Normally, I use my blog as a soap-box for spouting complex opinions. Twitter, with its 140 character limit, is very constrained: it's almost impossible to express long, nuanced opinions. But sometimes it's necessary to eat your own dog food. Here's a series of eleven tweets I posted last week, expressing a hypothesis about what's wrong with twitter today.
If your business model relies on ads for income, you require eyeballs. Easiest way to get them is to generate outrage/emotional kick. /1
Hence clickbait news sites. Hence internet rumours. Hence paranoia. Outrage draws eyeballs to ads, it's as simple as that. /2
The ad networks don't care about truth, honesty, accuracy in reporting, public discourse, or democracy. Just eyeballs and CPM. /3
Ad networks compete. They drive ad prices down b/c we only have 168 hours/person/week to look at them. This promotes escalation. /4
Trying to build a business on ad revenue is like building on quicksand. FB and Twitter are huge; have to keep growing or die. /5
So FB/Twitter are driven to escalate, become more addictive, push the dopamine reward button harder all the time, to keep selling ads. /6
Traditional TV/newspaper news didn't continually escalate emotional engagement b/c ad space was a rivalrous resource; barriers to entry /7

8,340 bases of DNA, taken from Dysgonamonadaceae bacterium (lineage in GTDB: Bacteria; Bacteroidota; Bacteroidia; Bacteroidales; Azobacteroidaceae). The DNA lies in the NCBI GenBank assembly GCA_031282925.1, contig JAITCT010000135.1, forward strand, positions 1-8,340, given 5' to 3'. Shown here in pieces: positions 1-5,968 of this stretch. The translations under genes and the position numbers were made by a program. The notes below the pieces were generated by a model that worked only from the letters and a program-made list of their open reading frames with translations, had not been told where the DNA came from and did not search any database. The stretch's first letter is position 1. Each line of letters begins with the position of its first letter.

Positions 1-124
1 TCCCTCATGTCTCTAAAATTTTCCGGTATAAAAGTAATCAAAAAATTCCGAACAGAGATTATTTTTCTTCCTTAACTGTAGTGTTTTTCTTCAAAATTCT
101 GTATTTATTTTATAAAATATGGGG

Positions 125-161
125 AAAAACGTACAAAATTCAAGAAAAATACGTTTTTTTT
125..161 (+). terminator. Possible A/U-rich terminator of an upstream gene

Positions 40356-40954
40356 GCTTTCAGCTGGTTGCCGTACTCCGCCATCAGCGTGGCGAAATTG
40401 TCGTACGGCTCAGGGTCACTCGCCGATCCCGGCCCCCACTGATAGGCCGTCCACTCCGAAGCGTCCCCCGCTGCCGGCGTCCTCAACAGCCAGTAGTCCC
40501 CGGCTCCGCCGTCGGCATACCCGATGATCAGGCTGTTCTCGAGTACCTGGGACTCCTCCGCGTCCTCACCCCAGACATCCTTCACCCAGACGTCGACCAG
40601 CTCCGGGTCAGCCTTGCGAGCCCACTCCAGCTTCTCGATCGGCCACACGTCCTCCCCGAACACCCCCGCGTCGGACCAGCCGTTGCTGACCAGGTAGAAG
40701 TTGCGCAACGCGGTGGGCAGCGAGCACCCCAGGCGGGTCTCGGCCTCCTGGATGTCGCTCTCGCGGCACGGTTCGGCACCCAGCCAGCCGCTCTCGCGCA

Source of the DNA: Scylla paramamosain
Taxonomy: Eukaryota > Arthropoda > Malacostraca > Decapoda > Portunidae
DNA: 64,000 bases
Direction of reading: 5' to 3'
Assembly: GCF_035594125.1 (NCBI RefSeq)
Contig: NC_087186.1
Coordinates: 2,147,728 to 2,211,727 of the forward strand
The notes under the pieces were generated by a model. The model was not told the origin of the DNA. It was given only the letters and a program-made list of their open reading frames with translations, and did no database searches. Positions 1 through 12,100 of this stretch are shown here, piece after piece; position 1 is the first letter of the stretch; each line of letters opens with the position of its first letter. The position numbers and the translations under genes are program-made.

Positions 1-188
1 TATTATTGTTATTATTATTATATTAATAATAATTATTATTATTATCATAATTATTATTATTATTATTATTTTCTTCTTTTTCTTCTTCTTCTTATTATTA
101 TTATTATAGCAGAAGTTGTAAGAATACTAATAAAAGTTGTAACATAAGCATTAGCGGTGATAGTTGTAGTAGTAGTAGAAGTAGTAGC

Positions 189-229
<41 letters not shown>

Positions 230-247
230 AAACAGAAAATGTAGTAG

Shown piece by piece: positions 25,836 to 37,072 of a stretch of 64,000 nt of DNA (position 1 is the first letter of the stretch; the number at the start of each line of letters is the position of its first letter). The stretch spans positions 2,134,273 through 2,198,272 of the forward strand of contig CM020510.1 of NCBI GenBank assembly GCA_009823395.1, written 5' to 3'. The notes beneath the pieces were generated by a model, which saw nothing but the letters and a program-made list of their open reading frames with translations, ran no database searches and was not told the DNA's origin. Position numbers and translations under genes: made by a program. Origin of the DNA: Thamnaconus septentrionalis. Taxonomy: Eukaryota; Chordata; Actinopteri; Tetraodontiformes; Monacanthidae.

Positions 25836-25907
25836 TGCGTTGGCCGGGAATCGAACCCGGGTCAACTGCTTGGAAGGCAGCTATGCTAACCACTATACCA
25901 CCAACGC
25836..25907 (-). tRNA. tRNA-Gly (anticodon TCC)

... were steep. New media know they can be killed and eaten in months by upstarts. So the competition to be the most addictive is fierce. /8
Solution? Global ban on ad-supported social media. Instead, micropayment architecture funded via ISP subscriptions. Unfortunately ... /9
That's not what we've got. It's the phone system (you pay your provider for access) but the web was free to push growth in early days. /10
And it may be too late to re-engineer the web so that it doesn't destroy democracy and promote politics of hate on a global scale. END /11
So here's my question for the blog discussion: what is to be done?
(Point of clarification on tweets 9-10: the phone system effectively runs on micro-billing, with costs for services passed on to the end-user eventually, either by being bundled up in a line rental fee or by being charged per unit consumed. But the internet was originally a corporate/academic system where commercial use was actually forbidden (I'm thinking back to NSFNet and ARPANet days). And as the web was built out from about 1993 onwards, everyone agreed to make the new internet free but for infrastructure fees (the line rental on your DSL modem), and that services provided over the internet should be funded on a per-service basis by subscription or advertising. So there's no universal micro-billing mechanism in place.)